I think it was Einstein who said something to the effect that you only perceive a state of “now” because you have memories of days gone by. Without those memories, you would have no concept of a past or a future. Without memories then, we’d have no concept of time. In this instance we had a brief memory from the past of ordering our meals but time it seemed got hung-up sufficiently that our future meals were now in jeopardy. Though we may have been in a state of suspended time, out of bread and wine, somewhere between past and future, that parking meter remembered we’d only paid for two hours! I mentioned this to the waiter (who by the way didn’t have a mustache) when I happened to catch his attention but he continued the ‘rope-a-dope’ delay by suggesting that I move our car. This must have been subtle code for ‘expect further delay’! Lucky for us, he directed me to a free parking lot, meaning timeless, but following my return the food soon materialized. I have to admit, it was worth waiting for … mine was a pasta of tiny ears (le orècchiette) in a red sauce. Surprisingly, Mare had àglio-òlio spaghetti surrounded by a ring of mussels. Let me explain … being of Irish-English heritage, the natural conflict inside her also embraces the avoidance of most pasta and potato for that matter, only leaving more ‘per me’ (for me)!

I was concerned that with our extended stay at the Baffo, going on four hours by then, the hotel we had in mind might fill up. The waiter, however, was kind enough to called ahead to Hotel Palazzo Papaleo for us. Maybe this was some kind of reparation on his part for our prolonged stay at the Baffo. My mustache certainly had the time to grow longer! Hotel Palazzo Papaleo was the same hotel that Lynda and Ken, the Canadians we’d met at the Relais Corte Palmieri in Galipoli (read “Galipoli and Rounding the Salento Coast”), had recommended we try. When Maria Elena mentioned their names to the manager, she immediately assigned us their former room. Clearly Ken and Lydia share our taste in things. The room opened onto a small balcony, which sneaked a peek of the harbor, had a beautiful bathroom with robes and slippers and a bed large enough to lose yourself in. As nice as it was, we weren’t in it for long for Otranto beckoned.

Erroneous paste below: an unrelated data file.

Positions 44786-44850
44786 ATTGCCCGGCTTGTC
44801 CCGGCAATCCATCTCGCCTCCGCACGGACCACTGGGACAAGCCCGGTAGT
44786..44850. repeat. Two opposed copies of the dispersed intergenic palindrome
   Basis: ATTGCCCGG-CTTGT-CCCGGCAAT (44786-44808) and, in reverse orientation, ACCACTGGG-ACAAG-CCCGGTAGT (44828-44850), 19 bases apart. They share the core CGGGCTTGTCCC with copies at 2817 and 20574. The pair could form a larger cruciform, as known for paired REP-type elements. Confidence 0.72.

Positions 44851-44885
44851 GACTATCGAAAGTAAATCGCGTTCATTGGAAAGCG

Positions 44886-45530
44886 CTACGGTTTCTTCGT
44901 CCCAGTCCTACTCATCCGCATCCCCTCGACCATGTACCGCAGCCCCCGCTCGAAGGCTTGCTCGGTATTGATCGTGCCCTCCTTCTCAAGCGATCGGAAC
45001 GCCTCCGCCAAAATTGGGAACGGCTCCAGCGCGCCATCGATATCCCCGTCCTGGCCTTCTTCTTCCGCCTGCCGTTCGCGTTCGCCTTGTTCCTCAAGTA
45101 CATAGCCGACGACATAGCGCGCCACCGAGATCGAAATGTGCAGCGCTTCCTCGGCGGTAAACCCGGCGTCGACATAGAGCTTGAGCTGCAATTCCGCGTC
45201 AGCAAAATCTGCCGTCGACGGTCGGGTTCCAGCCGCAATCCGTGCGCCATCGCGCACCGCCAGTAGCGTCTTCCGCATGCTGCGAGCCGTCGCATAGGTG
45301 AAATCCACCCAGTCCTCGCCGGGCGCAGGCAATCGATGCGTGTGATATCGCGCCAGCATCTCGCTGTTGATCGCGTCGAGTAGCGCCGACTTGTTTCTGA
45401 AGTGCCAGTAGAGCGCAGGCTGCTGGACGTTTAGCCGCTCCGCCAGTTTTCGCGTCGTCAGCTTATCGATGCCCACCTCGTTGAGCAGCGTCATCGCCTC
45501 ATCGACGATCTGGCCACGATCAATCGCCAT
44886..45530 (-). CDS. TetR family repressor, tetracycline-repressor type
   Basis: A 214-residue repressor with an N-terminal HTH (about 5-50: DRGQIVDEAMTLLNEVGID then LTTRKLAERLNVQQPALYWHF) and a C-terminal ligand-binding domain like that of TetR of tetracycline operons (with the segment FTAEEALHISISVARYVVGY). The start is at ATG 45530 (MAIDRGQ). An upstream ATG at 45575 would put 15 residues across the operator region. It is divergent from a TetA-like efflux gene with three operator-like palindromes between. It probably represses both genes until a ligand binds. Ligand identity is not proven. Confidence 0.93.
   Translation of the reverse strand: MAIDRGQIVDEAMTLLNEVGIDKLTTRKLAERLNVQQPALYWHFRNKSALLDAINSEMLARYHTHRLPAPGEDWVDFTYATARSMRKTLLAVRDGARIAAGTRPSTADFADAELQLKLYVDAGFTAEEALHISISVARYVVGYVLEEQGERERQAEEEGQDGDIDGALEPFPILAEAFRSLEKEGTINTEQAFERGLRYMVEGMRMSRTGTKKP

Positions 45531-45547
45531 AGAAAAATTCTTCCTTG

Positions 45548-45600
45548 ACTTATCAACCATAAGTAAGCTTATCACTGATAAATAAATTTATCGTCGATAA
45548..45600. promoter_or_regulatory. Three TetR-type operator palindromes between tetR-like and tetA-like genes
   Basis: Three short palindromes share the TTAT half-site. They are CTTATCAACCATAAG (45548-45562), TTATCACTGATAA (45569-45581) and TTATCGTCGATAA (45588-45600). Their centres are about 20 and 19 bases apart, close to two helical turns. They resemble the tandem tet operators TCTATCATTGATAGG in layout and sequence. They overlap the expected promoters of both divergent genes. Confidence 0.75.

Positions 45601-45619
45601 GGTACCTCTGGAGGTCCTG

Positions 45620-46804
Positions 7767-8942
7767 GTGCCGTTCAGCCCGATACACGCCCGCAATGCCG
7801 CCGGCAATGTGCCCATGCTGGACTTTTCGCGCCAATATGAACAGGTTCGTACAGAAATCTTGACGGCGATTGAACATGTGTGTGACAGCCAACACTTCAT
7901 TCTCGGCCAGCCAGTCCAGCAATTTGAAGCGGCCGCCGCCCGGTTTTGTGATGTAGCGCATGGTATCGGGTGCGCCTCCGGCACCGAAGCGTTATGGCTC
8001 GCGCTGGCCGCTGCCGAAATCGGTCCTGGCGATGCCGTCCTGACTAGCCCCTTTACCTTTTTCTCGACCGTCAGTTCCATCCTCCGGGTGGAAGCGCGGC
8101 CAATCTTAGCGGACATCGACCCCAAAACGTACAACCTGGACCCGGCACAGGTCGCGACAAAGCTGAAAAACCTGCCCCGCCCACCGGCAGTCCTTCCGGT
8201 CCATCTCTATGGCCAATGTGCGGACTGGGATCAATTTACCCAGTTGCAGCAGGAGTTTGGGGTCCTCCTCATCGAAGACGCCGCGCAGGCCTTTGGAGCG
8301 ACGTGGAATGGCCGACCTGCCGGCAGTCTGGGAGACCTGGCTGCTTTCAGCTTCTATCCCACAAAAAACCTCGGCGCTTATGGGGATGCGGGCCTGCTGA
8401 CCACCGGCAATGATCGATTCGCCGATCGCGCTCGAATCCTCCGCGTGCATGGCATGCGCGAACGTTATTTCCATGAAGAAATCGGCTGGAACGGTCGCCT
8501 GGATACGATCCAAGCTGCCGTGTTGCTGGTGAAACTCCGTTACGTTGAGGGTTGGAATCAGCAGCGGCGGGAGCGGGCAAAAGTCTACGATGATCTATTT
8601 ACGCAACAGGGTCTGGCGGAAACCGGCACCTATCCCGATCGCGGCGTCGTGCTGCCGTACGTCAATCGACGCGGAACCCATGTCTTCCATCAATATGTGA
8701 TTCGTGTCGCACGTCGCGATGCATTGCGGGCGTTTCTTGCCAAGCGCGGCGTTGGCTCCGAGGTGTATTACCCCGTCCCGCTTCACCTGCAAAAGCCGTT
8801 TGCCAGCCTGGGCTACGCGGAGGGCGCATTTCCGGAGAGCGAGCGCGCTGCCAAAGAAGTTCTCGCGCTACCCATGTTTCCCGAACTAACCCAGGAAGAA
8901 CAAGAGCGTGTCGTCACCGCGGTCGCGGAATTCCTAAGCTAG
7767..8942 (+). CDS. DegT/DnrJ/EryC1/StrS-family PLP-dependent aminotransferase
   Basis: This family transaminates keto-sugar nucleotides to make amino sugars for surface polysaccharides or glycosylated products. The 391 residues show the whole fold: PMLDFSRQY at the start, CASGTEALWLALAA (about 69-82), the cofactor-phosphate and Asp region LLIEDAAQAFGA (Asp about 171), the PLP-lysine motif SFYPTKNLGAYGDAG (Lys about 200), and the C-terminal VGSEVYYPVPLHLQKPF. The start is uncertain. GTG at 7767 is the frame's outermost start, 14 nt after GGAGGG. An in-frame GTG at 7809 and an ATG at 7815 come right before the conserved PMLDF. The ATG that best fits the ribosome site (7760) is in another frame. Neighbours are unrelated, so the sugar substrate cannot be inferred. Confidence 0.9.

Old Otranto is small. The illusion is that it is much larger. We had entered on foot through Porta Alfonsina where round towers flanked each side of the massive doors. This walled old town was in many ways reminiscent of towns in Tuscany. Its little lanes, small squares and narrow streets you could just about eat off of were alive with color and steeped in a history whispered from cobble to cobble along its antique alleyways. Just a street or two away from our hotel, upon entering Piazza Basilica in the shadows of the Cathedral, we stumbled upon a funeral procession just entering the square, moving toward us. A modern hearse led the way followed by what I’d easily estimate were a hundred mourners. We later learned that the deceased was a woman over one hundred years old. It was for her, her last moments in Otranto and for us our first. One spirit gone replaced by others, something Issac Newton (a favorite of mine this month) certainly missed while at Cambridge, best called for want of a name, the Conservation of Souls (in a fashion, its own form of momentum). We never were able to enter the cathedral because of the funeral ceremony. If we had, we understood that there behind glass on the walls surrounding the altar, lighted by a Renaissance rose window, is a massive ossuary of the skulls and tibia bones of the eight hundred martyred in 1480. It is recorded that the gray and white mosaic floor, still there today from when it was laid in 1166 and depicting scenes of life beginning with the Tree of Life supported by two elephants, was covered with their blood. No wonder then that this place was chosen as a “Peace Messenger Site” by Unesco. In a way I’m glad I missed seeing this reminder of the unnecessary carnage of war. I’d seen war myself but always from the comfortable distance of 30,000 feet in an air conditioned cockpit, never up close. The monk who over four years once fashioned these mosaics had skipped this aspect of life, the violent death kind, where his gray and white bits of stone had become red. We had also.